Higher Education Webinars

The World View

A blog from the Center for International Higher Education

August 25, 2011 - 4:45pm
“Every faculty member is under heavy research load, and the current system doesn’t encourage cooperation,” explained Prof. Wang Hongcai, a higher education scholar at Xiamen University responding to the question, “Why is there so little interdisciplinary and cross-institutional educational research in China?” at a seminar in Beijing last March. In fact, this situation exists in other disciplines and fields of study as well.
August 17, 2011 - 12:02pm
Ethiopia, with a population of 75 million, is one of the poorest countries on earth, having 98% of its population earning less than US$ 2 per day. Since nearly a decade the country has produced several planning documents to guide its development, to alleviate poverty and to achieve the Millennium Development Goals. The more recent strategy documents have clearly identified higher education as one of the key instruments for achieving the country’s goals.
August 9, 2011 - 6:53pm
An alarming story from India illustrates the continuing and unending problems monitoring the activities of agents and recruiters working in developing countries for colleges and universities in the United States and elsewhere. The head of the largest international student recruitment company in the Indian state of Punjab was recently arrested on a multiplicity of charges, including embezzlement (of more than $1 million) and forgery.
July 24, 2011 - 3:45pm
 The power of large-scale international comparative research in higher education is increasing. Methodologically sophisticated surveys increasingly cover those territories of higher education about which, from international comparative perspectives, we used to have mostly guesses. Now we have hard data that can be used for research and policy purposes.
July 24, 2011 - 3:45pm
The power of large-scale international comparative research in higher education is increasing. Methodologically sophisticated surveys increasingly cover those territories of higher education about which, from international comparative perspectives, we used to have mostly guesses. Now we have hard data that can be used for research and policy purposes.
July 24, 2011 - 3:45pm
The power of large-scale international comparative research in higher education is increasing. Methodologically sophisticated surveys increasingly cover those territories of higher education about which, from international comparative perspectives, we used to have mostly guesses. Now we have hard data that can be used for research and policy purposes.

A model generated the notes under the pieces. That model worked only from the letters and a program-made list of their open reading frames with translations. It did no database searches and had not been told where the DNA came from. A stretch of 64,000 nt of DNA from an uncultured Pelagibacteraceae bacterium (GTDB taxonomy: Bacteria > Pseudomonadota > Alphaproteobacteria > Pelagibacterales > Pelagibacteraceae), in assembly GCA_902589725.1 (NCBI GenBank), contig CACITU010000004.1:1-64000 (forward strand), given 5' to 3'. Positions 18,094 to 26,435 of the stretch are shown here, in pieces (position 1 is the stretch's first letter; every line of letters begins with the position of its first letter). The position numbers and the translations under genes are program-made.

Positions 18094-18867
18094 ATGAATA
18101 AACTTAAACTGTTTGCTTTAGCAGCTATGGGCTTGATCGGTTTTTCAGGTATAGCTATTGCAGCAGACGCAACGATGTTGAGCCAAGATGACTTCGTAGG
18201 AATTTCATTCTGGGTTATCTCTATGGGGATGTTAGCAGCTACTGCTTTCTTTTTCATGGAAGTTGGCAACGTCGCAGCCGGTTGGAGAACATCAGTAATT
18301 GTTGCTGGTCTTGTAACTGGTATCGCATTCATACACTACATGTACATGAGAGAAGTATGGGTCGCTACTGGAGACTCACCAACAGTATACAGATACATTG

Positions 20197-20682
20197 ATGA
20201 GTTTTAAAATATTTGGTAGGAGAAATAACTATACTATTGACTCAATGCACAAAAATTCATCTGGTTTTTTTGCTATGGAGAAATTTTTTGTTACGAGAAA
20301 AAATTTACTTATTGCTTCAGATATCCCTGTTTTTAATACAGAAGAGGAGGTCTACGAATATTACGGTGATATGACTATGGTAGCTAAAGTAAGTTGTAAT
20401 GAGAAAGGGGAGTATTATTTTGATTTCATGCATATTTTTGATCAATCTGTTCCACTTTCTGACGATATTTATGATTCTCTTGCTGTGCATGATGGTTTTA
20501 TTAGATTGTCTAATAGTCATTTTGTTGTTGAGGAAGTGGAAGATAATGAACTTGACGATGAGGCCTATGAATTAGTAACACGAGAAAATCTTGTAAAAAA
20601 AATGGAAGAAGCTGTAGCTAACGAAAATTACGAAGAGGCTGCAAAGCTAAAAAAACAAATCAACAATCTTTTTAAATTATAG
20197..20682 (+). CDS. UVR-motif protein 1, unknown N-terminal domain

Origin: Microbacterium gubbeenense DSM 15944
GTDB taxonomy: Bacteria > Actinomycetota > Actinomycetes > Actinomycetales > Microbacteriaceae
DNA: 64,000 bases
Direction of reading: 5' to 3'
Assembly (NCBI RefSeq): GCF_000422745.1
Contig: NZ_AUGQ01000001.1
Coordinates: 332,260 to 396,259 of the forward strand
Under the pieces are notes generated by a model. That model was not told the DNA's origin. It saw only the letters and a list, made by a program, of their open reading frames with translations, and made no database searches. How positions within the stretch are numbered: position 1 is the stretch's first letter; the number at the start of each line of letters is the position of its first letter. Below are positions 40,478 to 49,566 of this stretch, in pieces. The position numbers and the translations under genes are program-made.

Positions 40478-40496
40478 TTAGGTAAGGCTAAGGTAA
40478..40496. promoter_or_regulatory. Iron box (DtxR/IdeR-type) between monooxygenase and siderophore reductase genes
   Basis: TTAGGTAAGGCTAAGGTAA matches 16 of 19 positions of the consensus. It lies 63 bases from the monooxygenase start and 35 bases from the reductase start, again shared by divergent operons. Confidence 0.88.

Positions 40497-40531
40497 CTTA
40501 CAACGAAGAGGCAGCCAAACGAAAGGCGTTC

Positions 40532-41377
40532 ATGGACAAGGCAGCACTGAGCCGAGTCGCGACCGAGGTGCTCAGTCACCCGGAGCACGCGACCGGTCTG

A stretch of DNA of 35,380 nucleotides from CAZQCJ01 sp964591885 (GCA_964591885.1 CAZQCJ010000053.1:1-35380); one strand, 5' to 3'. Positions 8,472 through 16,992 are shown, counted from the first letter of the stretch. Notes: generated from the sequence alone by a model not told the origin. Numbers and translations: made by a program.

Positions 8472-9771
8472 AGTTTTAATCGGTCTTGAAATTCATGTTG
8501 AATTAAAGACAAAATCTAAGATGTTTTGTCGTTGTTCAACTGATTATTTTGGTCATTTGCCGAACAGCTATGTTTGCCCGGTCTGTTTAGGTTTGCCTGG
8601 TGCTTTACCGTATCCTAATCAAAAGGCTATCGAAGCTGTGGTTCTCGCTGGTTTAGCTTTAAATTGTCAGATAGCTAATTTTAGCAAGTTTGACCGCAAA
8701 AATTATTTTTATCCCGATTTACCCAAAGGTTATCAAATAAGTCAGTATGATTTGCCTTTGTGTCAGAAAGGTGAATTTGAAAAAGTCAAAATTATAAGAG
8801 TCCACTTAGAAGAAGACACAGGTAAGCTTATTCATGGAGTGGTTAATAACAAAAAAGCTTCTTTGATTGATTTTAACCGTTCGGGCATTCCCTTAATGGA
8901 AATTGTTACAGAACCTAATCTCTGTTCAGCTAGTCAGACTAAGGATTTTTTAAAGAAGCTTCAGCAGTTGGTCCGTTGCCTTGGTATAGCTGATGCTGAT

July 17, 2011 - 5:15pm
Institutions around the world are pursuing recognition as “world class” universities. In many cases, establishing world-class universities has been incorporated into national development strategies. This week’s blog is part of an ongoing series addressing these initiatives and the errors and oversights often committed in the course of implementation.
July 12, 2011 - 8:30am
A few weeks ago I attended the First International World Views Conference on Media and Higher Education in Toronto. A major theme of this innovative conference (to which I contributed on a panel focusing on the developing world) was “How media coverage of higher education has changed over the past two decades and where it is headed.” My thesis –more below—is that the English language media dominating the news about global higher education is biased in favor of an Anglo/American perspective.
July 5, 2011 - 12:15pm
 A conference in Toronto last month focused on higher education and the media. Organized by the Ontario Confederation of University Faculty Associations and other groups, the event considered how information about higher education is communicated—we don’t often think about how higher education is portrayed to the public and to policymakers, or for that matter even how the academic community learns about what is going on in the ever more complex world of higher education.
June 27, 2011 - 10:15am
 In "What do the Egyptian student elections mean," part 1, we established the revolutionary break that the student elections of March and April 2011 represented for Egypt. The elections, taking place in every faculty of every public university, were open and fiercely contested.

Pages

Crew

Search for Jobs

Most

  • Viewed
  • Commented
  • Past:
  • Day
  • Week
  • Month
  • Year
Loading results...
Back to Top